Karl du Fresne in The Spectator

Karl du Fresne writes:

Changes in the health sector reflect another dominant trend under Labour: a return to Big Government.  In education and local government as well as health, power is being stripped from local administrators and placed in the hands of unwieldy central bureaucracies, remote from the people they supposedly serve.

In other radical changes, union power is being restored through a return to a discredited national pay agreements system and proposed ‘hate speech’ laws will place new restrictions on freedom of expression.

Meanwhile the government is showering money on pet causes such as cycling, announcing recently that it would commit $785 million to a second Auckland Harbour bridge that will be used only by cyclists and walkers. The plan was rightly ridiculed as humouring a small but vociferous minority of the affluent middle classes.

It didn’t go unnoticed that this indulgence was announced only days after nurses, with overwhelming public support, staged a national strike in support of pay claims that would have cost the government far less. It was a telling demonstration of Labour’s priorities.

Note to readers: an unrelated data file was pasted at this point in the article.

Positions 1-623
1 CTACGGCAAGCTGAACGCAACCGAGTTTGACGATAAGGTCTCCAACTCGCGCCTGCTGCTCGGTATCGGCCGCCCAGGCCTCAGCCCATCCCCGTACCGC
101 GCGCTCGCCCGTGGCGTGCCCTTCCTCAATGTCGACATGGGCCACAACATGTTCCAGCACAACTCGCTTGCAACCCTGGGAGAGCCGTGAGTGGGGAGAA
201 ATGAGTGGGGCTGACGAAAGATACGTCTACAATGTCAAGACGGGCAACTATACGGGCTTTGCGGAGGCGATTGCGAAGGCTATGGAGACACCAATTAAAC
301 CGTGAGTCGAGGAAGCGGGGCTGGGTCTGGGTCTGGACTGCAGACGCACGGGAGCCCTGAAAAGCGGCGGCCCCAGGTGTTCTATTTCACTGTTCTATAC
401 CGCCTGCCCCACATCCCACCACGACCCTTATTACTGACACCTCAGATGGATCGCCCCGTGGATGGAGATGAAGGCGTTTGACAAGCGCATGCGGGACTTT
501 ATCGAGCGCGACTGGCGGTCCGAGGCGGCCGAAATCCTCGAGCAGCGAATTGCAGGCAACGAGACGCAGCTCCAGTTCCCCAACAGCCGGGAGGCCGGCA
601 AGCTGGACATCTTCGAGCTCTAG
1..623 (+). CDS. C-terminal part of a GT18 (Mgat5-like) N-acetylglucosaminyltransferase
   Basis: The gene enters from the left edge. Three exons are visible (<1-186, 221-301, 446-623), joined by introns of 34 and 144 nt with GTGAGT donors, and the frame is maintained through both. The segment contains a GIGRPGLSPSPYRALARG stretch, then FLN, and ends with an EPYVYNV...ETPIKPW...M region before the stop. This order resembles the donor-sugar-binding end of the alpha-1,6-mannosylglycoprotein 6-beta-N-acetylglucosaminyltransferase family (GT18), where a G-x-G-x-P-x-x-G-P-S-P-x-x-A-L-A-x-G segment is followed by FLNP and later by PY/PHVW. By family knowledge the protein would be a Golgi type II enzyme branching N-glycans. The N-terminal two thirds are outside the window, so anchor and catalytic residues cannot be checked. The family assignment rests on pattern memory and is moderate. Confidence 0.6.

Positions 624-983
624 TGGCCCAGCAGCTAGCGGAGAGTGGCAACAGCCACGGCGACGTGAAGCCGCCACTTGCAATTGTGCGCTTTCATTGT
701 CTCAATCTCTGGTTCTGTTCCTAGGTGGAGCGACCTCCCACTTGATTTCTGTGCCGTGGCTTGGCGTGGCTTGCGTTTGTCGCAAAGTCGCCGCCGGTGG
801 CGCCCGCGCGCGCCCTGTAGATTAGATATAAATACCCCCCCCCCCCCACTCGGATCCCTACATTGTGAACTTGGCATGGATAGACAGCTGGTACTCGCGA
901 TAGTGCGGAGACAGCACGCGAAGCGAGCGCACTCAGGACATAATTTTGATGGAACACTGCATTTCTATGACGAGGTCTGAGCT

So far, the smiling zombies — five million of them — have tacitly encouraged all this radical transformation through their silence. This can partly be attributed to the still-potent Ardern Effect, the political fairy dust that a charismatic young prime minister scattered over the country following the 2019 Christchurch mosque massacres and again when the Covid-19 pandemic struck.

But it’s possible to sense a mounting pushback, particularly in those parts of the media — such as commercial radio — that haven’t been ideologically captured. Opposition to Labour’s agenda has been fuelled in recent weeks by concerns over a compulsory school history curriculum that will indoctrinate pupils with neo-Marxist theories of colonisation and white privilege; by the ascendancy of violent criminal gangs that the police seem unwilling or unable to challenge; and by the announcement of generous taxpayer subsidies for electric cars (another handout to the affluent middle class), with corresponding punitive taxes on diesel vehicles that will hit farmers and tradies — two groups that are crucial in propping up an economy severely hit by the downturn in international tourism.

Labour certainly isn’t wasting their majority.

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